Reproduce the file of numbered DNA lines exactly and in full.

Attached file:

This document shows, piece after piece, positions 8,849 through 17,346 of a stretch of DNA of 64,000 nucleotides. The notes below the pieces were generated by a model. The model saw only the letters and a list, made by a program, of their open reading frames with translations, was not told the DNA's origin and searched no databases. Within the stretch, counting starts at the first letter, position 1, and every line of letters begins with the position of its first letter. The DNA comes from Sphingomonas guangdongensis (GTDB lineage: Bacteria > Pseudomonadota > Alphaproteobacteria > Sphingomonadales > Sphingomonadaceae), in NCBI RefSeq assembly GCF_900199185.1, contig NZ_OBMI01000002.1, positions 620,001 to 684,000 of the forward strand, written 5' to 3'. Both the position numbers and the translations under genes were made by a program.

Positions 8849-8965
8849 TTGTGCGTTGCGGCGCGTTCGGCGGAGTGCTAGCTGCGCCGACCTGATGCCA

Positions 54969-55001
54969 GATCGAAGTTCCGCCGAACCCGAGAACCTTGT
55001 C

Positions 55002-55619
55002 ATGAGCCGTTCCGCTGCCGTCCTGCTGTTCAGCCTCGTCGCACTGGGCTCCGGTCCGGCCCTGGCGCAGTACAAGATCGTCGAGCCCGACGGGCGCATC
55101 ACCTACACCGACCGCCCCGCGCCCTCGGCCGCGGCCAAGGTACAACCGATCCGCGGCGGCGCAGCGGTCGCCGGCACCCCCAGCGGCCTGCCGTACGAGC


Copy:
This document shows, piece after piece, positions 8,849 through 17,346 of a stretch of DNA of 64,000 nucleotides. The notes below the pieces were generated by a model. The model saw only the letters and a list, made by a program, of their open reading frames with translations, was not told the DNA's origin and searched no databases. Within the stretch, counting starts at the first letter, position 1, and every line of letters begins with the position of its first letter. The DNA comes from Sphingomonas guangdongensis (GTDB lineage: Bacteria > Pseudomonadota > Alphaproteobacteria > Sphingomonadales > Sphingomonadaceae), in NCBI RefSeq assembly GCF_900199185.1, contig NZ_OBMI01000002.1, positions 620,001 to 684,000 of the forward strand, written 5' to 3'. Both the position numbers and the translations under genes were made by a program.

Positions 8849-8965
8849 TTGTGCGTTGCGGCGCGTTCGGCGGAGTGCTAGCTGCGCCGACCTGATGCCA

Positions 54969-55001
54969 GATCGAAGTTCCGCCGAACCCGAGAACCTTGT
55001 C

Positions 55002-55619
55002 ATGAGCCGTTCCGCTGCCGTCCTGCTGTTCAGCCTCGTCGCACTGGGCTCCGGTCCGGCCCTGGCGCAGTACAAGATCGTCGAGCCCGACGGGCGCATC
55101 ACCTACACCGACCGCCCCGCGCCCTCGGCCGCGGCCAAGGTACAACCGATCCGCGGCGGCGCAGCGGTCGCCGGCACCCCCAGCGGCCTGCCGTACGAGC